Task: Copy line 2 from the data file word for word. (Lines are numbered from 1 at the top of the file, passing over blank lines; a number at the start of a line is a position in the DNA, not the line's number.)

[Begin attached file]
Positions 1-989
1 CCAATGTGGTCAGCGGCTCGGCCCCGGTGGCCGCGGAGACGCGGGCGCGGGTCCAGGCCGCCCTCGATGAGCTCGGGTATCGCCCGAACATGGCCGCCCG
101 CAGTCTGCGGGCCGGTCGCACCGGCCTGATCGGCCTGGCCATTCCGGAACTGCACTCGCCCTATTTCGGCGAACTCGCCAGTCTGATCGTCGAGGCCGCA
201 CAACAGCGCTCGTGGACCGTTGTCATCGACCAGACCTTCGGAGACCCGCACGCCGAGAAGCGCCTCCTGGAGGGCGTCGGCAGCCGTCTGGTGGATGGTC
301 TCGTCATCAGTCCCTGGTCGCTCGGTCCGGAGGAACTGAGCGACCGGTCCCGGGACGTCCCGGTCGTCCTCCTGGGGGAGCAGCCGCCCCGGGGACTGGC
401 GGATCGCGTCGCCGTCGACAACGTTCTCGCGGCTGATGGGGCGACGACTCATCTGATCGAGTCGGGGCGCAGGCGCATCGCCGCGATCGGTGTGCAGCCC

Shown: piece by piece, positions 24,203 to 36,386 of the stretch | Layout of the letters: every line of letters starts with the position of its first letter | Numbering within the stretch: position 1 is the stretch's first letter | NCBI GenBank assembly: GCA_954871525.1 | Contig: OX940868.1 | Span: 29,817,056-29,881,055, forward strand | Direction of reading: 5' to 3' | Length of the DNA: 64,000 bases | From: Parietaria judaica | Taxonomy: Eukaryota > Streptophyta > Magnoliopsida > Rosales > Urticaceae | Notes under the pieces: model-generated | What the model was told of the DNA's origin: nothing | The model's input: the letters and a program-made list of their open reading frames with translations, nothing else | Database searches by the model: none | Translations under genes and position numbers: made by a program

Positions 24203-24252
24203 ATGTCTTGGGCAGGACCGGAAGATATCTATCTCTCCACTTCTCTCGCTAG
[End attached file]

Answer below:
1 CCAATGTGGTCAGCGGCTCGGCCCCGGTGGCCGCGGAGACGCGGGCGCGGGTCCAGGCCGCCCTCGATGAGCTCGGGTATCGCCCGAACATGGCCGCCCG